## Coding a Phase Vocoder for Tempo Changing and Pitch Shifting in Audio Applications

One of my mathematics lecturers once invited us to solve a problem that has fascinated me ever since. If you create a digital sound clip by recording your own voice, how can you transform that to mimic the celebrated Norwegian weather forecaster Vidar Theisen?

For those of us never having heard about dear Mr. Theisen, or even wasn’t born before he passed away, you can watch one of his daily NRK weather forecasts below.

It is pretty obvious that Mr. Theisen had a very distinct way of talking. A voice of slow tempo accompanied by a monotonic pitch. Nobody, at least at that time, would be unsure who you pretended to be if you slowly and flat-voiced said something about the weather at Spitsbergen.

The lecturer also happened to be my adviser, and his name is Prof. Hans Munthe-Kaas. Hans is a very good man, and he has opened many doors for students that has knocked on his door. He is on my list of personal relationships I could not have been without.

To get the wheels rolling in his students heads, Mr. Munthe-Kaas outlined several incorrect strategies you could try to begin with: to slow things down by a factor two, try to repeat the digital samples one-by-one so that the net duration will be doubled. Or even better, try to interpolate?

It turns out that both strategies actually works in terms of doubling the duration, but has the inevitable side effect of also shifting down the pitch of audio signals. It is analogous to slowing down the rotational speed of a record player: it obviously decreases the tempo of the sound, but the tone will also be darker. If you happen to own a record player, you are probably nodding affirmative at this point. In other words, we approach Mr. Theisen in terms of tempo, but not by tone. For pure sinusoidal waves, what we want is to extend the number of periods rather than increasing the length of one period.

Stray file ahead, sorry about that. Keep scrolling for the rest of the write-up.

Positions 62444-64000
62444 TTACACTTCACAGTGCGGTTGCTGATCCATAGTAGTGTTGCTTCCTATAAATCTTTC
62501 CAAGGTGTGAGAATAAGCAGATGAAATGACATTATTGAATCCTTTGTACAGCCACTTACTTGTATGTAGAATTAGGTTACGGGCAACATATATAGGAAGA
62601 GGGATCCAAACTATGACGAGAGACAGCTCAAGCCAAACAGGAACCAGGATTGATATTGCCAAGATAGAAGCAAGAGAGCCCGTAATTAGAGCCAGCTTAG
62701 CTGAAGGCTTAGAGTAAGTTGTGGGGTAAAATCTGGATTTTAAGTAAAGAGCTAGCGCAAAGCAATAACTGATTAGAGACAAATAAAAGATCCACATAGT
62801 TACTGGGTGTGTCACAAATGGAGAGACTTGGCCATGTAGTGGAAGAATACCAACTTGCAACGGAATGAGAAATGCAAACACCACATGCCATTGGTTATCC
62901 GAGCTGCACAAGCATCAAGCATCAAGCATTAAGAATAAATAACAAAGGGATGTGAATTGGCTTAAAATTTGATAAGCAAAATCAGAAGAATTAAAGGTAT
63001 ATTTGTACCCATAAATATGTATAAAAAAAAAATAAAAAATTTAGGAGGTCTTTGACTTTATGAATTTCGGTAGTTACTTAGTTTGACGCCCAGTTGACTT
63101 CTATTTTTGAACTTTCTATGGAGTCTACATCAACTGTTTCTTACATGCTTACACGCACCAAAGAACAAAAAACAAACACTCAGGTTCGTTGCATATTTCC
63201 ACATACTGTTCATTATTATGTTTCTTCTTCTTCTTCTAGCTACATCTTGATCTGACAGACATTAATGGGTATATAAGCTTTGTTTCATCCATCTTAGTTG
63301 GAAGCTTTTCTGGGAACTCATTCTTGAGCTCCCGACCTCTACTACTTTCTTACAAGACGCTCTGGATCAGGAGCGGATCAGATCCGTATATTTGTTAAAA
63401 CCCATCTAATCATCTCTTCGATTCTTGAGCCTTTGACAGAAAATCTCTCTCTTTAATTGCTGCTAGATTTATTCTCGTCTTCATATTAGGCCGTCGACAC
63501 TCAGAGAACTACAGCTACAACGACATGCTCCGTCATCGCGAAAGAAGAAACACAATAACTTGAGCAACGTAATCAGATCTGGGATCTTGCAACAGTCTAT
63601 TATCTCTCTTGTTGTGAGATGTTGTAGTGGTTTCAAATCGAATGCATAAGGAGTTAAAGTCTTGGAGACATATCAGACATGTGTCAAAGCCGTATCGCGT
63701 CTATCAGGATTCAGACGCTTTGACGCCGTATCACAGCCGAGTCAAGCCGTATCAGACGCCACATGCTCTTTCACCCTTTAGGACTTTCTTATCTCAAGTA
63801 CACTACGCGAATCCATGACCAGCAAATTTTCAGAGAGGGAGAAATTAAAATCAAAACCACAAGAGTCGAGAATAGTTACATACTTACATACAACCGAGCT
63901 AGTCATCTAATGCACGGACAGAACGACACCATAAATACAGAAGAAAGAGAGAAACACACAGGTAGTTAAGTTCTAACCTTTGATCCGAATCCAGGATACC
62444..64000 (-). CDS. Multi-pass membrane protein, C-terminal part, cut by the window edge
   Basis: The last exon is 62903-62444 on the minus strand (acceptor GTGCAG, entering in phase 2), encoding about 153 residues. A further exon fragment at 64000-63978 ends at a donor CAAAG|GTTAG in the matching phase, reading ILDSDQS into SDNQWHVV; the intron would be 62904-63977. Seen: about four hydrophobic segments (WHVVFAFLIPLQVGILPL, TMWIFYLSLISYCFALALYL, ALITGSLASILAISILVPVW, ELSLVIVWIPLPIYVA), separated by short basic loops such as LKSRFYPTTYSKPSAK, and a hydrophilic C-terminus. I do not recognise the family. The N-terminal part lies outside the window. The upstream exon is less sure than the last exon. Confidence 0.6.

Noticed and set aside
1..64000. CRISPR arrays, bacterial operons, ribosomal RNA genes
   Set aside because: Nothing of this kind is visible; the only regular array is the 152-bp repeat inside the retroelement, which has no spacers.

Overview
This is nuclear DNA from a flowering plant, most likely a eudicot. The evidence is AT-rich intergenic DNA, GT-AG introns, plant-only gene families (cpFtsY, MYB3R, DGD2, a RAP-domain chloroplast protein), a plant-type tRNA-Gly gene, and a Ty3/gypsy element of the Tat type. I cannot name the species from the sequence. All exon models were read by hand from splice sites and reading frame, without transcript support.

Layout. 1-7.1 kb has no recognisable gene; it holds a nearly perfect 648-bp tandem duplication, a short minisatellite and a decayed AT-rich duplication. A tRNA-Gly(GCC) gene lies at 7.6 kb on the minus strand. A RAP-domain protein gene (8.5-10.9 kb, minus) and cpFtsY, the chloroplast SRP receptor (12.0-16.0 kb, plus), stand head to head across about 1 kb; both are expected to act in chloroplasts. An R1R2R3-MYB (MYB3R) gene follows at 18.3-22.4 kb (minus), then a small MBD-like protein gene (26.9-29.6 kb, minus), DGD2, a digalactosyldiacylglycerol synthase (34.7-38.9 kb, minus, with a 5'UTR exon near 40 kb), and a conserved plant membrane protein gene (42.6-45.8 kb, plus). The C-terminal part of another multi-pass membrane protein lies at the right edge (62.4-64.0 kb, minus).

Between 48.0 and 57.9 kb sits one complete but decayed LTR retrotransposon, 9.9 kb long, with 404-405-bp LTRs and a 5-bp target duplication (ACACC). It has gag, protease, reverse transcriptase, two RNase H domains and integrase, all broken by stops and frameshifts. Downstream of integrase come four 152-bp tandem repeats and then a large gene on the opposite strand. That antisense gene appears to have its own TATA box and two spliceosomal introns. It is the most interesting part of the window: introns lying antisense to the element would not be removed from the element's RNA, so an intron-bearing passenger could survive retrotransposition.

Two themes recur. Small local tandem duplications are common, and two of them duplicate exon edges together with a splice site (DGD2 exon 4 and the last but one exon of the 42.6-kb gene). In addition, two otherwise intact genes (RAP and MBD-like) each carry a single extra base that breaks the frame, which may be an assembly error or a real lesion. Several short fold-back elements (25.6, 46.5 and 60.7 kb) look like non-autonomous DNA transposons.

Virtually, the tempo and pitch of a tune is inseparable. If you change the tempo, the pitch will also change. The figure on the right illustrates the concept: modifications can seemingly only be done along the green diagonal line.

Until the mid 60s, this was accepted as the truth. Then suddenly a paper disturbed the community; two bright guys named Flanagan and Golden solved the problem in the context of telecommunication. Thanks to it, we can separate the two parameters. Controlling the Theisen tempo independently of the tone is now easy. And the invention’s name? The Phase Vocoder.

According to the theory, and some years of trial and error for my part, if what you want is to change the tempo of a signal by a factor Pt/Qt, and shift the pitch by a factor Pp/Qp, all you have to do is the following:

1. Transform the signal over to the time-frequency plane using the Short-Time Fourier Transform (STFT).
2. Linearly interpolate the magnitude of the STFT by a factor Pt/Qt*Qp/Pp across the time dimension.
3. Go over the phase of the STFT and make sure that the partial time derivative across the time dimension is preserved.
4. Transform the modified STFT back into the time domain
5. Re-sample the resulting waveform by a factor Qp/Pp to get the final waveform.

We definitely need some test data to try this out. I have recorded my own voice saying the following in Norwegian:

## “Som vi ser har det blitt kuldegrader over omtrent hele landet”.

Translated to English this corresponds to something like: “As you can see, we now have temperatures below zero degrees across the whole country”. You can listen to the original sound clip in the player below.

This Matlab code implements the Theisen Transform following the step-by-step Phase Vocoder recipe above:

```function y = theisen(x)
%
% Geir K. Nilsen, 2006
% geir.kjetil.nilsen@gmail.com
%

Ns = length(x);
Nw = 1024;  % Window width
hop = Nw/4; % Overlap width
Pt = 2;
Qt = 5;
Pp = 5;
Qp = 6;
r = Pt/Qt * Qp / Pp; % Tempo-pitch shift factor